Skip to main content
  1. News
  2. Top News

Postage increase 2014: Rising stamp prices this 2014, USPS decision a tough one

See also

A postage increase this 2014 has left many in the public frustrated after USPS made the tough choice to increase the cost of the individual stamp from a high 46 cents to 49 cents now. This higher charge is part of the Postal Service’s move to raise approved prices on most mail products in order to offset the billions of dollars lost in recent years from the national economic recession. Web Pro News provides the very latest on these financial changes regarding U.S. mail this Wednesday, Jan. 1.

The postage increase 2014 will be leaving the current price of stamps at a steep 49 cents each. As part of the USPS attempt to offset their massive losses, the approved price hike could affect increases by up to six percent on a majority of mailing items. As such, individual stamp costs will be up by three cents this New Year, though it’s important to note that in light of this “tough” choice, the report notes that the U.S. Postal Service has not made the hike permanent. The anticipated revenue boost is expected to top off near $1.8 billion while the change is in effect, though many in the public are still unsurprisingly not happy with even more expensive mail services.

According to the press release on the postage increase 2014, USPS is not only making this stamp price hike as part of a revenue balancer following the economic recession, but also to offset costs as more people are going “paperless” in regards to their mail — that is, using electronic mail (email), phone calls, or even paying their bills via their computer.

“The Postal Service claims to have lost several billion dollars in revenue due to the recession. The Postal Regulatory Commission, however, failed to fully agree with this claim, citing the increase in electronic mail as a steady and legitimate cause for the steady decrease in traditional mail services. As more people communicate online or go “paperless” in terms of receiving and paying for their bills, it stands to reason that there will be less of a need to use the US Postal Service.”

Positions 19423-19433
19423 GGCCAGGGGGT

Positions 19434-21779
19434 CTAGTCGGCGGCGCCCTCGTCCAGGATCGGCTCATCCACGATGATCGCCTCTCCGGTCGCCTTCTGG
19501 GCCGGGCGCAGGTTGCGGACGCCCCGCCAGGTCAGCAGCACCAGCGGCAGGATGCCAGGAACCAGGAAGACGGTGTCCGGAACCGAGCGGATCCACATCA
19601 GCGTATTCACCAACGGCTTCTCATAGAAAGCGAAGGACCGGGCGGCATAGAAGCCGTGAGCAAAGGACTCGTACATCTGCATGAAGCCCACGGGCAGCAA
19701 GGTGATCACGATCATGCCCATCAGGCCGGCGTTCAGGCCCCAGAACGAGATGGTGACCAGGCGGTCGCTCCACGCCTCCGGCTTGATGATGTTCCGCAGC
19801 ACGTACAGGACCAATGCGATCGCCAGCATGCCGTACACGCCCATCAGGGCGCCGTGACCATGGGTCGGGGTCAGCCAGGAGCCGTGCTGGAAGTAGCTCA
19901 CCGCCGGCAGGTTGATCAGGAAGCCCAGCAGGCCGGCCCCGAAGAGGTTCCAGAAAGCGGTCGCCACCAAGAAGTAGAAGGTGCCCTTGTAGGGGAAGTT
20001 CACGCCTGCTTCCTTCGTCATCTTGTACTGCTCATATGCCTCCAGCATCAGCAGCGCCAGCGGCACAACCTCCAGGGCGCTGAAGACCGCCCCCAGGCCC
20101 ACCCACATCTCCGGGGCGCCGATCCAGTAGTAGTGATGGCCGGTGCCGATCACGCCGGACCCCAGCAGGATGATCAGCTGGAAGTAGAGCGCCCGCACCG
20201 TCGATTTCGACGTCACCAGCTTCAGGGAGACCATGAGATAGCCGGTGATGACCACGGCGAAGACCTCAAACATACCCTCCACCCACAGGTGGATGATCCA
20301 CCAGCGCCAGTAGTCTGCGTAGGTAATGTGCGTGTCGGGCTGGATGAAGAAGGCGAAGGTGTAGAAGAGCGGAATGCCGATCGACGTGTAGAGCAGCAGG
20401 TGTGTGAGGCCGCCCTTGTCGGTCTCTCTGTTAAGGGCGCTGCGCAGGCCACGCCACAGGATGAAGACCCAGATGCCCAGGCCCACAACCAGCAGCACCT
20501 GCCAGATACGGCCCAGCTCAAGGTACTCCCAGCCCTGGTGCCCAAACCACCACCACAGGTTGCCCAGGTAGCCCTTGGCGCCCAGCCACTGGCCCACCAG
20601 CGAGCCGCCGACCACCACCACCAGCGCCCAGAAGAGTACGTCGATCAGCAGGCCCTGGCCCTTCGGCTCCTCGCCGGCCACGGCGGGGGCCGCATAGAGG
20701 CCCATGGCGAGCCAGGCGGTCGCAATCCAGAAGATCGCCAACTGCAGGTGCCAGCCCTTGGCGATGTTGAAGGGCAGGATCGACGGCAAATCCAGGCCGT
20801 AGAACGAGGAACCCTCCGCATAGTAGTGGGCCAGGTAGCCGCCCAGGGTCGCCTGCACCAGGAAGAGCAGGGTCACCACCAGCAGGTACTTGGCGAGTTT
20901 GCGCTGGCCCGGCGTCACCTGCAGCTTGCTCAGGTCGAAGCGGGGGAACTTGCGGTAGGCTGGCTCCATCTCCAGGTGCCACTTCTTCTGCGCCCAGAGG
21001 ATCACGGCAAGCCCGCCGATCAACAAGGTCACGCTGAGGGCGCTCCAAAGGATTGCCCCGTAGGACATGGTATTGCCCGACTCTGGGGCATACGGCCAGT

For now, the one penny increase to U.S. stamps is believed to be a permanent one. The additional two cents (taking the total price from 46 to 49 cents) is thought to be a temporary hike this 2014, until a portion of the serious loss the USPS says they sustained in recent years is relieved. It is then thought to decrease afterwards.

“Despite this "tough" decision being a temporary one, the expenses are being negatively viewed by a number of large businesses. Mary Berner, president of the Association of Magazine Media trade group in New York, was quoted by the Chicago Tribune as saying, ‘It will drive more customers away from using the Postal Service and will have ripple effects through our economy – hurting consumers, forcing layoffs, and impacting businesses.” While she doesn’t think that it will immediately drive the industry to an obsolete state, she feels strongly that this ruling, “will hasten it.’”

What are your thoughts on the postage increase 2014 starting off our New Year?



  • Pro-Russians killed
    Putin issues a warning after 3 armed protestors were shot dead in Ukraine
    Watch Video
  • Korean ferry capsizes
    Only one of 46 life boats were used in the South Korean ferry sinking
    World News
  • Oscar Pistorius trial
    Oscar Pistorius reads a Valentines Day card from his deceased girlfriend without tears
    Crime News
  • Google patent
    Google applies for patent for what could be the successor to Google Glass
    Tech News
  • 420 in Colorado
    Colorado will celebrate 420 for the first time since marijuana became legal
  • Racist Kansas murderer
    Why isn't the Jewish Community Center shooter being labeled as a terrorist?
    Watch Video

User login

Log in
Sign in with your email and password. Or reset your password.
Write for us
Interested in becoming an Examiner and sharing your experience and passion? We're always looking for quality writers. Find out more about and apply today!